Fighting fires was an ad-hoc affair when Calgary was still a sleepy little town. At the shout of “fire” people would come running with buckets filled up at the town water tank. In winter, some would battle the flames with snowballs. Neither technique, needless to say, proved effective.
Ten years after the creation of Fort Calgary, the town organized its first volunteer fire brigade: The Calgary Hook, Ladder and Bucket Corps, composed of 22 volunteers. Not long after that, on a quiet Sunday morning in November, 1886, church bells woke the community when a fire broke out in town.
A few months before the fire, Town Council purchased a chemical engine and hose reel, but without enough money in the treasury to pay for the freight charges, it was impounded and locked away in a barn. At the fire’s height, a crowd smashed open the barn door and wheeled the equipment to the fire. Some reports say that it might have helped…had they known how to use it.
The following morning, with the fire finally extinguished, the town surveyed the damage: 14 buildings decimated, including four hotels, three warehouses, a couple of saloons and a handful of stores. Massive damage for a small town.
Up to that point, committing funds to firefighting equipment was not a high priority for the community. The fire of 1886 changed all that. Soon the town had more volunteers, a reorganized brigade, and a new steam engine that could shoot in a strong, steady stream. What they still lacked were horses to pull the steam engine.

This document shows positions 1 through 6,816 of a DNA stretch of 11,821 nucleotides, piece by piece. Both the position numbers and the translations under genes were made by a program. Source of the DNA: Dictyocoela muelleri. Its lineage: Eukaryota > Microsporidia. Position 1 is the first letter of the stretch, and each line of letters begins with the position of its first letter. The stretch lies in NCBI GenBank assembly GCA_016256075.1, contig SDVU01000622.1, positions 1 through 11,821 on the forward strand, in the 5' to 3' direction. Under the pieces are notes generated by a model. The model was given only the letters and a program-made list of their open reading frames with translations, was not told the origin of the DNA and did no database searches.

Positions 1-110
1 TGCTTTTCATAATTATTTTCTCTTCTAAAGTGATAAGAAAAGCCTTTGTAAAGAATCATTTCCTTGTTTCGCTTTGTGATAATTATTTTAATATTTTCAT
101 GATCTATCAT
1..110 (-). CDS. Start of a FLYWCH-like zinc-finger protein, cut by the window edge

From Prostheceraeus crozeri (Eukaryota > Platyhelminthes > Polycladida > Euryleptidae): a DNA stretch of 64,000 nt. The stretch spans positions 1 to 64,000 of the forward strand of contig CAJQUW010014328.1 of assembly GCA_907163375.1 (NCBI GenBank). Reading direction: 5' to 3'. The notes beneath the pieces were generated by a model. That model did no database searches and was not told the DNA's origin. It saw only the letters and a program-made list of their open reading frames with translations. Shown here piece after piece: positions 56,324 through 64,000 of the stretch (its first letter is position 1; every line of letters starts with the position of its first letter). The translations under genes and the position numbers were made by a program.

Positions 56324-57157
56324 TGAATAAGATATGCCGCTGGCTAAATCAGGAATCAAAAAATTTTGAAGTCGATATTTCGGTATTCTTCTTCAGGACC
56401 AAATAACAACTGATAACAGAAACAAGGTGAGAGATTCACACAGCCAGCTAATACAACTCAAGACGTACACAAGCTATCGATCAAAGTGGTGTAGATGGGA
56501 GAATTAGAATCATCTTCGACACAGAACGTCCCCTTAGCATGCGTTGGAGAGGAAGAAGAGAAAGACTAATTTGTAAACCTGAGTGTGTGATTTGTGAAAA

Since the fledgling firefighting unit didn’t have its own dedicated team of horses, the town relied on citizens to grab a team of horses when they heard the fire bell, rush to the storage house for the equipment, hook up their team, and race to the fire. The first team to the equipment would get $5—worth three day’s pay at the time.
In 1910, the Fire Department replaced horses and carts with the first motorized vehicle, dubbed the “Buzz Wagon”. The crew who staffed it were called Calgary’s “Flying Squadron.”
The Calgary Fire Department has come a long way from the days of the Buzz Wagon. Bring your kids to see a modern fire engine up close at Central Library! Engine 23 is an interactive installation that helps children play and pretend together, learn life-saving fire safety tips, and create their very own Engine 23 adventures. Thank you to the Calgary Fire Department for this unique partnership!
Want to learn more? Read: Yours for Life: 125 years of courage, compassion and service from the Calgary Fire Department, 100 Years of Smoke, Sweat and Tears by Grant MacEwan, Cowtown: An Album of Early Calgary by Tom Ward, History of the Calgary Fire Department, Milestones & Mementos, 1885-1985: A Century of Firefighting.